Bride Wars – Review

Why on Earth would anyone marry either of these two?

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Director: Gary Winick
Notable Cast:
Kate Hudson, Anne Hathaway, Candice Bergen, Bryan Greenberg, Chris Pratt

There’s something magical about a wedding; a couple vowing to spend their lives together, friends and family all celebrating the union of both a couple and of two separate but equal families and all the other assorted shenanigans that go on and around a wedding. But it’s hard to get excited about a wedding if the wedded party is completely and totally unlikable in every aspect, hence making the conclusion of this blessed event something not enjoyable and perhaps slightly painful. That’s what Bride Wars feels like; a long painful event with two protagonists who demand nothing but contempt.

Emma (Anne Hathaway) and Liv (Kate Hudson) are two best friends who have dreamed about getting married in The Plaza since they were children. When they both get engaged, they pay for the best wedding planner in town (Candice Bergen). They both seemingly agree to have weddings on different weekends in the same month, but when a quirk arises and both are put on the same day changes have to be made. When neither will budge, a prank war breaks out between the two as they try and sabotage each other’s weddings.

Now this would mean something if we actually cared about either character, but unfortunately the film’s problem is that it fails to give us a single redeeming factor of either women because cursory facts. Yes they are best friends since childhood. Yes they are played by likeable actresses. But unfortunately neither character is given anything to go on besides a name, an occupation and a particular role in the friendship. Liv is the domineering one and Emma tends to buckle to her whims. It makes for an interesting dynamic at times because both actresses are good but neither character is given enough time to establish a reason to care.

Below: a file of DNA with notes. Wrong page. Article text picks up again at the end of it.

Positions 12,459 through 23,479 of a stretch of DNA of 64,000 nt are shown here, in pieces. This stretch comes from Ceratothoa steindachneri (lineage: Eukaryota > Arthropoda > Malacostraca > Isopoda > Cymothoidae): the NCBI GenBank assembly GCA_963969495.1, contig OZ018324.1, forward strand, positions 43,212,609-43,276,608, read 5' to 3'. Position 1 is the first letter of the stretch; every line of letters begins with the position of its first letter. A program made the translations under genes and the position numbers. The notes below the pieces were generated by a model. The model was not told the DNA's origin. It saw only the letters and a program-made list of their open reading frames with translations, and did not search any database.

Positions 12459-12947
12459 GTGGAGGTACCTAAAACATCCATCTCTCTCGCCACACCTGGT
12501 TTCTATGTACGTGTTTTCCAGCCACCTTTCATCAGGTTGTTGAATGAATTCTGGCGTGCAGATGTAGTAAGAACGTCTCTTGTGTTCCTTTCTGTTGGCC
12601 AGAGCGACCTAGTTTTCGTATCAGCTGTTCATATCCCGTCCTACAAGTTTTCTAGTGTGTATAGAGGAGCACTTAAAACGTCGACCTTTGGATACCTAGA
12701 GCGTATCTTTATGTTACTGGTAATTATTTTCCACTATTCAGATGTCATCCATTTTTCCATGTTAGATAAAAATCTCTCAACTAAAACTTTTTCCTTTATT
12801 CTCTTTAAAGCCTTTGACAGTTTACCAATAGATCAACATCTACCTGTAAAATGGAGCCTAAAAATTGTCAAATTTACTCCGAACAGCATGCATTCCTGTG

And that’s a major problem for the film because ultimately there’s no reason to care about their fighting. Certain aspects of the film meant to hit home the film’s theme of friendship and love take huge hits because neither character is developed meaningfully to begin with. By the time the film gets to the point where major emotional moments take place there’s no reason to feel anything. The film is much ado about nothing at that point, as it’s mainly a series of moderately funny moments building up to an emotional payoff that isn’t much of a payoff per se. It’s more of a compulsory conclusion then anything else; it’s there because it has to be, not because it’s the culmination of a film about the travails of friendship.

While Bride Wars is interesting on its face because it has two female leads of some not, it’s a typical January release in both quality. The film doesn’t serve any sort of purpose other than to exist; at a shade over 90 minutes it’s a quick viewing that’s forgettable as soon as the lights in the theatre come back on.